Please Enjoy the Rebranded Harvest Festival as We Pivot From Our Island’s Long History of Human Sacrifice
Welcome to Stone Island, stranger! Put down your worries, step through the arch of woven corn silk into the town square, and join the annual harvest festival — a time of abundance, community, and in no way whatsoever a facade through which we lure strangers onto the island and kill them. We cannot stress that last part enough. That whole thing is over and this is not that.
There’s so much to do on the island, all of which will leave you alive. Start by checking out some local crafts: dried flower wreaths, seashell sculptures and quilts galore, and we want to be really clear when we say the quilts DO NOT contain hidden illustrations of the various, rustically creative ways in which visitors to the island will be murdered. Those quilts are now evidence in the investigation. These are new quilts, sewn in the last four months, which was a huge undertaking but also a welcome break from the police interviews.
Remember to sample our world-famous baked goods, especially the gooseberry pie and honeycomb toffee! Yes, they are “world-famous” for inducing a state of waking paralysis, rendering visitors immobile as they were woven in a giant ball of briars to be rolled into the ocean, or placed at the bottom of a massive fermentation tank being filled with boiling cider. Those things happened. No one is denying it! But please know, the roots and herbs used to create that effect are banned from ever being grown on this island again; the most dangerous ingredient we use now is Sarah Miller’s praline walnuts — they might be addictive! (They are not addictive.)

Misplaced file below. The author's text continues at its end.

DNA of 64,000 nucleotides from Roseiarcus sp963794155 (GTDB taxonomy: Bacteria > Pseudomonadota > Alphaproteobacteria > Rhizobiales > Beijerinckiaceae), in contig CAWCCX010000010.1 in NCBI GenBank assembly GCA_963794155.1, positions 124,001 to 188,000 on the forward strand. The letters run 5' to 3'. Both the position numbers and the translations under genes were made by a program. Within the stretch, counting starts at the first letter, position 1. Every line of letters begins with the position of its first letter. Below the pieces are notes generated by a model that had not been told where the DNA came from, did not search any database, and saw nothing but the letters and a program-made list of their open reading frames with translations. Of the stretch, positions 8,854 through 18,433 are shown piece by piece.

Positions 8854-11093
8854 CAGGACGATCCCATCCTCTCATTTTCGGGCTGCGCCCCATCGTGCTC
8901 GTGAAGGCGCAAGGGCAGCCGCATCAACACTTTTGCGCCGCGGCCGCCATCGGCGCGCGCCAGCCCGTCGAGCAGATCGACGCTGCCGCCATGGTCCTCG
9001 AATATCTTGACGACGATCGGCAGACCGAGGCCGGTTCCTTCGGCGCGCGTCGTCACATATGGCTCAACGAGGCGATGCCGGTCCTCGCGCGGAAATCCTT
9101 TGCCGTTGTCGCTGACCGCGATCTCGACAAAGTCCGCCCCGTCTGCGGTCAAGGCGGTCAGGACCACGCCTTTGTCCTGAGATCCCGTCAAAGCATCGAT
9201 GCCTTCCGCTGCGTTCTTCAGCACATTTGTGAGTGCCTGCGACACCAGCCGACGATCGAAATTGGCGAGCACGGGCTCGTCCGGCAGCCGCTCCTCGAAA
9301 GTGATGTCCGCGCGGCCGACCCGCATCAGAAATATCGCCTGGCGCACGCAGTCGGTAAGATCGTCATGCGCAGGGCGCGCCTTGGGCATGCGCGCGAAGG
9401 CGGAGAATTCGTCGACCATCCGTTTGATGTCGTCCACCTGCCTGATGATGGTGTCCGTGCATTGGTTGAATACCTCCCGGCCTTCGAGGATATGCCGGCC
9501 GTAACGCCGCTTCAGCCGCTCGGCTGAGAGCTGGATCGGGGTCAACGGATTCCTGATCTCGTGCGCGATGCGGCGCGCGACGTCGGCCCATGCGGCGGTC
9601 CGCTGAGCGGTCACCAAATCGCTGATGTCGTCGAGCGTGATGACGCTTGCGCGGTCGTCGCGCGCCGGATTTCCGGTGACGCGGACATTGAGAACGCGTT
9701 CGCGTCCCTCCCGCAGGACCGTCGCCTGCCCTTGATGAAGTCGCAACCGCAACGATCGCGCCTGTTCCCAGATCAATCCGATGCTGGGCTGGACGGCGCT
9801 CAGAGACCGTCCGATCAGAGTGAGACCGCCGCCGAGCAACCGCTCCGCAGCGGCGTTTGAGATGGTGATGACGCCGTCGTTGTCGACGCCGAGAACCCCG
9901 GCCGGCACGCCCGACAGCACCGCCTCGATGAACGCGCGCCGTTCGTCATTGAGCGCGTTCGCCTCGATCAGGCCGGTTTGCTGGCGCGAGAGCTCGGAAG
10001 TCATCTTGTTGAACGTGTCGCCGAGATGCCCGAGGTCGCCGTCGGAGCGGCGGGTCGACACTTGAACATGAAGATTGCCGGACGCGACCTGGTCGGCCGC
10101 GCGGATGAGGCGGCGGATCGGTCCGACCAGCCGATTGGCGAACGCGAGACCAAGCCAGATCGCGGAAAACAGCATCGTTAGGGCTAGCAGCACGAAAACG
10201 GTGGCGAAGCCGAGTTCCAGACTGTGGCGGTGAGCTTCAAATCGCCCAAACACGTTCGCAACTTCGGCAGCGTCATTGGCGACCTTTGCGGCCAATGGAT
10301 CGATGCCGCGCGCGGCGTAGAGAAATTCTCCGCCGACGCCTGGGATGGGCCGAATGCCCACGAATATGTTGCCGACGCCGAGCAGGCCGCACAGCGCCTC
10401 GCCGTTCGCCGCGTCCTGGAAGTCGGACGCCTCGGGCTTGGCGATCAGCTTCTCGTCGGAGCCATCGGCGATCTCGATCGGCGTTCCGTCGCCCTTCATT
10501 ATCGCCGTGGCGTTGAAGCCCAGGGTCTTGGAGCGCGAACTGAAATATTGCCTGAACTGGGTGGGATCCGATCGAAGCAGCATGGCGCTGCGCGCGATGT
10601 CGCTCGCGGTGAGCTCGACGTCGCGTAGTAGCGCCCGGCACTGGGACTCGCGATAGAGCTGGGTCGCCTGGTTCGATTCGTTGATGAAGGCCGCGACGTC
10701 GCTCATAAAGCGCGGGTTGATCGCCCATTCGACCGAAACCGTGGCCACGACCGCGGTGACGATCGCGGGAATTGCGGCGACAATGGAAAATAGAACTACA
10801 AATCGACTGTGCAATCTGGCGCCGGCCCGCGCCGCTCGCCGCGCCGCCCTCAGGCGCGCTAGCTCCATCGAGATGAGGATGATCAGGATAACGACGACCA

We see you looking in the direction of the corn maze. We’ll get to that in a moment.
If you’re fatigued from the ferry ride — a ferry that now departs on the hour, every hour, no exceptions, never abruptly discontinuing service at any level of storm, thanks to the newly fitted hydro-electric engines — you can sit and enjoy the children’s choir! They’ve rehearsed night and day to bring you a variety of classic American folk tunes, and if you’re concerned about them singing and holding the single high-pitched note that began our ceremony known as The Traveler’s Offering, the children are well aware that’s not cool anymore. They also…